After low activity in the primary auction last week, yesterday's demand and borrowings rose for both local and hard currency. Interest rates remained unchanged.
It looks like the break in banks activity is close to the end, as demand was up for six-month bills, too. Two weeks ago, demand was almost six times lower, while last week the MoF cancelled offering of three-month paper. With demand of UAH600m (US$22m) when the Ministry set a cap at UAH500m (US$18m) can indicate that banks returned to the market after about two weeks break prior the NBU monetary meeting.
The largest demand received was for the two-year instrument, which amounted to UAH3.3bn (US$53m), more than double from last week. However, as foreign investors are more interested in longer maturities than local banks, decline in demand for three and five-year notes indicates that demand from foreigners was lower.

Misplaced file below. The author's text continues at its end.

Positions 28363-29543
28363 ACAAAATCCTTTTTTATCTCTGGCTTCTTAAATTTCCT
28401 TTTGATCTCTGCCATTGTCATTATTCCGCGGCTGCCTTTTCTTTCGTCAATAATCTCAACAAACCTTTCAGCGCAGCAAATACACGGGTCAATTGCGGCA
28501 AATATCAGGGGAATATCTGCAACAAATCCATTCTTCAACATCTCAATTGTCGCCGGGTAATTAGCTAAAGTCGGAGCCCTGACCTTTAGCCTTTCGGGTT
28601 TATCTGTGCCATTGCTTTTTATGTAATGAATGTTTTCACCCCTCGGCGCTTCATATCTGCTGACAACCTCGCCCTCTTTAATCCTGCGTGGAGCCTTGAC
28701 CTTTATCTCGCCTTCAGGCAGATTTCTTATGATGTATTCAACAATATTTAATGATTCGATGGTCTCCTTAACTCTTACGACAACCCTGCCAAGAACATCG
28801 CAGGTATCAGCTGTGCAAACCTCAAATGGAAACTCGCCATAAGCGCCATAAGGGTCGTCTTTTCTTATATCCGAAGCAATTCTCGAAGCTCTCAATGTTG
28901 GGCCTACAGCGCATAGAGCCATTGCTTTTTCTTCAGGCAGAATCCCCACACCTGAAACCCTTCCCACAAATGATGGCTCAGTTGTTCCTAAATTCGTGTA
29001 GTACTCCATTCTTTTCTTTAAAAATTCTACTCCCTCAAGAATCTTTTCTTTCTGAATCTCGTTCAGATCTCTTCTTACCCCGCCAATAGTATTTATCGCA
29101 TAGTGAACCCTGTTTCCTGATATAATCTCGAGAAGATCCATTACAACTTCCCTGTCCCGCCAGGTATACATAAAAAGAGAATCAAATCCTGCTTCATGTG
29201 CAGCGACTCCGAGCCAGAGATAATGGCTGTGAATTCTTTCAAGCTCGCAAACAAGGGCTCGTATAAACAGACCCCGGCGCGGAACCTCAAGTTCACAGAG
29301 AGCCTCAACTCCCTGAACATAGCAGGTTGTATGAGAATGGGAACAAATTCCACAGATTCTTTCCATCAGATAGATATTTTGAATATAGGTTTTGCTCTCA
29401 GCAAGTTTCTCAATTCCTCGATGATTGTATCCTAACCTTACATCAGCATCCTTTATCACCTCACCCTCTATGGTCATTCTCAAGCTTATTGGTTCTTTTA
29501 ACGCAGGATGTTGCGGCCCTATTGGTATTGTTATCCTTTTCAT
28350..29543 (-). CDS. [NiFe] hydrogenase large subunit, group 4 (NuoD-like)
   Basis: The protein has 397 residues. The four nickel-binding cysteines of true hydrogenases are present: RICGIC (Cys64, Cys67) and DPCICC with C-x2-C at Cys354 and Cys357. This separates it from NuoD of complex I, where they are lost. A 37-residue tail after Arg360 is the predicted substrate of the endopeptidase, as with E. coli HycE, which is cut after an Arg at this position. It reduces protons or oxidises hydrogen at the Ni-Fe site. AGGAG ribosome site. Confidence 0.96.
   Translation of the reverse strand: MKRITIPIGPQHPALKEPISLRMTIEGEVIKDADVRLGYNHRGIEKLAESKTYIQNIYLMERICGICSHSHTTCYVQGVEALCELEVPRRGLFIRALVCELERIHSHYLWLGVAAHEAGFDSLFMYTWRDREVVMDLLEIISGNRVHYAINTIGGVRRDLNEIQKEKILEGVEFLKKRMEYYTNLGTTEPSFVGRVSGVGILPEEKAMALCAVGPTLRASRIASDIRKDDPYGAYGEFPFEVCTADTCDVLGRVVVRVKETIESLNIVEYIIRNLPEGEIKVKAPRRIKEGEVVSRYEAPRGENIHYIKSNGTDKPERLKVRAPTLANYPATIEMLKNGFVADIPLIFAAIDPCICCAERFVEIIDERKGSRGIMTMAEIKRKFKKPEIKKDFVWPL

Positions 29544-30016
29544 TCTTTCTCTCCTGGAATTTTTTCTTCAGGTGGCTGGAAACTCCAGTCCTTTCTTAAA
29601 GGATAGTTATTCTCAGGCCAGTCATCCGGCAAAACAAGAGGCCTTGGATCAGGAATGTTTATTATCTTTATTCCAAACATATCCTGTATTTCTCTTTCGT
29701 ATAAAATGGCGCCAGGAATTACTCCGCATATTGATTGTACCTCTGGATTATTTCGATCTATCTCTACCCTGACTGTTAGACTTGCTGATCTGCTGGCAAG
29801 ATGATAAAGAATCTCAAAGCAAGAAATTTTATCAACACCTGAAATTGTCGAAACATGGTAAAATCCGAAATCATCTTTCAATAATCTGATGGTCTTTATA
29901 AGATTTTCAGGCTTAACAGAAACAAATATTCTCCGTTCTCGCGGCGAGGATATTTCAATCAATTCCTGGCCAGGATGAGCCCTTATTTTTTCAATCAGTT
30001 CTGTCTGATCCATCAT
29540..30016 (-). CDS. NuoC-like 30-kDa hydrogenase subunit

Compared with last week, demand was up for FX-denominated bills, although it was lower than earlier this month. The rise in demand can be attributable to hryvnia weakening last week.
There were not any material changes in interest rates. Only for six-month bills, the weighted-average rate was up 1bp to 9%. For some maturities there were also bids with minimum rates lower than previously, but by small amounts, which did not have an impact on weighted-average rates.
There are not any debt redemptions today, so yesterday's borrowings are new money for the budget, or funds reinvested in new bonds from last week's redemption. Regardless, this is good support for the budget prior to next week's redemption and those at the beginning of July.